Amazon Tsunami 2
European Cultrual Center Venice
Personal Structures Exhibiton
A site-specific wall installation
made of hundreds of cardboard pieces
ripped from Amazon shipping boxes.
A site-specific wall installation made of hundreds of cardboard pieces ripped from Amazon shipping boxes.
A new wave has been sweeping across the world. Millions of Amazon boxes are delivered globally every day, cluttering the world with needed and superfluous goods and gadgets. The convenient online-delivery frenzy requires huge amounts of resources, extensively using public infrastructure and creating pollution through transport and enormous packaging waste. Shopping at home might be convenient, at the same time it caters to the progressionof individual and collective separation and solitude and the desertification of city center retail shop areas, which had always been places for cultural and social interaction with fellow citizen.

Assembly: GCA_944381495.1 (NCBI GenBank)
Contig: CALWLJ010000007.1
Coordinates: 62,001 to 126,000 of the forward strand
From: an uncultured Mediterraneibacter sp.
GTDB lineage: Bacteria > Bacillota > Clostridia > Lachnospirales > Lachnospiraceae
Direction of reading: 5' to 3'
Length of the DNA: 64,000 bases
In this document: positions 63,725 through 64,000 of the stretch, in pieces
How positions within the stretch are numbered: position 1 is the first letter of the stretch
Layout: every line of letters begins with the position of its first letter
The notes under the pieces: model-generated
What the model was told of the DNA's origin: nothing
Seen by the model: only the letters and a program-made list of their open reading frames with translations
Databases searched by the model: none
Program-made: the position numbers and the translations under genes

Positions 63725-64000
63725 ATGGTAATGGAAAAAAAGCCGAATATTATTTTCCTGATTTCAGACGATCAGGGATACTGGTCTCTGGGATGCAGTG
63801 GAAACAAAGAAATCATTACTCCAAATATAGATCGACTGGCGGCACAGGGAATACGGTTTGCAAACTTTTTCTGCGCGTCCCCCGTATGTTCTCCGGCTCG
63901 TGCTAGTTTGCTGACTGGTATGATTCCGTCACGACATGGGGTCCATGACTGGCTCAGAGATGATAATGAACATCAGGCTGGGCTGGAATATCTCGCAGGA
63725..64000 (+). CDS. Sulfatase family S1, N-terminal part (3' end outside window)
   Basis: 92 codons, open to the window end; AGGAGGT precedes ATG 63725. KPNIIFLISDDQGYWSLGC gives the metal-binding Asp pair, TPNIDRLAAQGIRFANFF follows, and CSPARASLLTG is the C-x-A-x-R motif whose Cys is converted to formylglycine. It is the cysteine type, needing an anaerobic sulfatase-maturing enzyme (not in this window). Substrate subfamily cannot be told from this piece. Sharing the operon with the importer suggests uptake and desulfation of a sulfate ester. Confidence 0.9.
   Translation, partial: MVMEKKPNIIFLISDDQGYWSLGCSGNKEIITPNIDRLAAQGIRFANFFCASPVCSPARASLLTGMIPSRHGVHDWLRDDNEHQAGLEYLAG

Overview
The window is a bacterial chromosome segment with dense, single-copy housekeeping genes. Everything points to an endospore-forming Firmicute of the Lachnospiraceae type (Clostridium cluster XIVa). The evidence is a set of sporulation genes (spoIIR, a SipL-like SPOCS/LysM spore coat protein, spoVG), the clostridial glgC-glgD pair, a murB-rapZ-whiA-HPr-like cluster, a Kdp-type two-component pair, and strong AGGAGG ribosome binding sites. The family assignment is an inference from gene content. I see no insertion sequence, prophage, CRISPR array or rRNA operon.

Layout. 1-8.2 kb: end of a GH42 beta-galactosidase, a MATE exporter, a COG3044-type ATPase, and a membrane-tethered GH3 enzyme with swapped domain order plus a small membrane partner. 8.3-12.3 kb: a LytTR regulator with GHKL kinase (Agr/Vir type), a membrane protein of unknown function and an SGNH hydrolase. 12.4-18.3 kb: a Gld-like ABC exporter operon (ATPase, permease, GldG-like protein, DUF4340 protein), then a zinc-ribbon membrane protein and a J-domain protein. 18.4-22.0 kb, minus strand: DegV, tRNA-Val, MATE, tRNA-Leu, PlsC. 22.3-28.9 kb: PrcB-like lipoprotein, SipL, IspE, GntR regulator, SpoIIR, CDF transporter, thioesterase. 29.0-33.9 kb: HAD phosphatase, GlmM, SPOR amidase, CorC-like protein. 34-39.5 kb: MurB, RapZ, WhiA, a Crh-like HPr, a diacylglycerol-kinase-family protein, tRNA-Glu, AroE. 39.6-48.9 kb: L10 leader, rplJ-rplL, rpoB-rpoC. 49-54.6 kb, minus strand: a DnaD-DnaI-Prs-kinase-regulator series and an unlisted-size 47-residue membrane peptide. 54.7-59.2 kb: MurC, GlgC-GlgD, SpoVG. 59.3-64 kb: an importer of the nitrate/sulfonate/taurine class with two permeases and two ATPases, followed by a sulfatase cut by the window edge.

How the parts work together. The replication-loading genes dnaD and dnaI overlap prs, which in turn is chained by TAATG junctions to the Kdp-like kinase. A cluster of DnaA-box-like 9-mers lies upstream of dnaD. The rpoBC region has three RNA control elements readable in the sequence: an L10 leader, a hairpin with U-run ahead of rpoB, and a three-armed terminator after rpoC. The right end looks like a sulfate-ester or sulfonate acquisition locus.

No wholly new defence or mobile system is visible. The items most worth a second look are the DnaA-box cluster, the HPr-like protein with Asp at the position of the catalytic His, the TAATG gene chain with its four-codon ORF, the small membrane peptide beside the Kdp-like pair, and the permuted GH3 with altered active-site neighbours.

In 2020 Amazon flooded the planet with 4,2 Billion packages or 800.000 packages per minute or 13.300 packages per second. Every single second.
Amazon has doubled its net revenues from 2018 to 2021 to nearly 470 billion US Dollars, while making over 33 billion Dollars profit in 2021.
The workers of the company are notoriously underpaid, under surveillance and pressured for high-effectivity, while the inventor and boss of the company Jeff Besos is now the richest man in the world. He earns the yearly salary of an average Amazon worker (28.000$) every ten seconds. A true tsunami of wealth for him and a small company elite while a tsunami of energy lost and waste created for the world. How long until the wave breaks? Or will the coast, the land, the planet break under the influx of the wave?
Humanity and technology, nature and so called civilisation, sentient living being and man-made artefact in the age of the Antropozen - these ever more co-dependent, sometimes toxic relationships are the main topics of my artistic contemplation and commenting, dropping weird and disturbing beauty while worshipping creation through artforms of digital paganism, recontextualisation rituals and creative interference.
Collecting and rearranging the material debris of the natural world and artificial industrial processes, I create objects and interventions in the public space reminding us of the fragility of our civilisatory progress and tap into the diffuse melancholy that has befallen the collective psyche of our mediated, fear-driven and highly saturated society.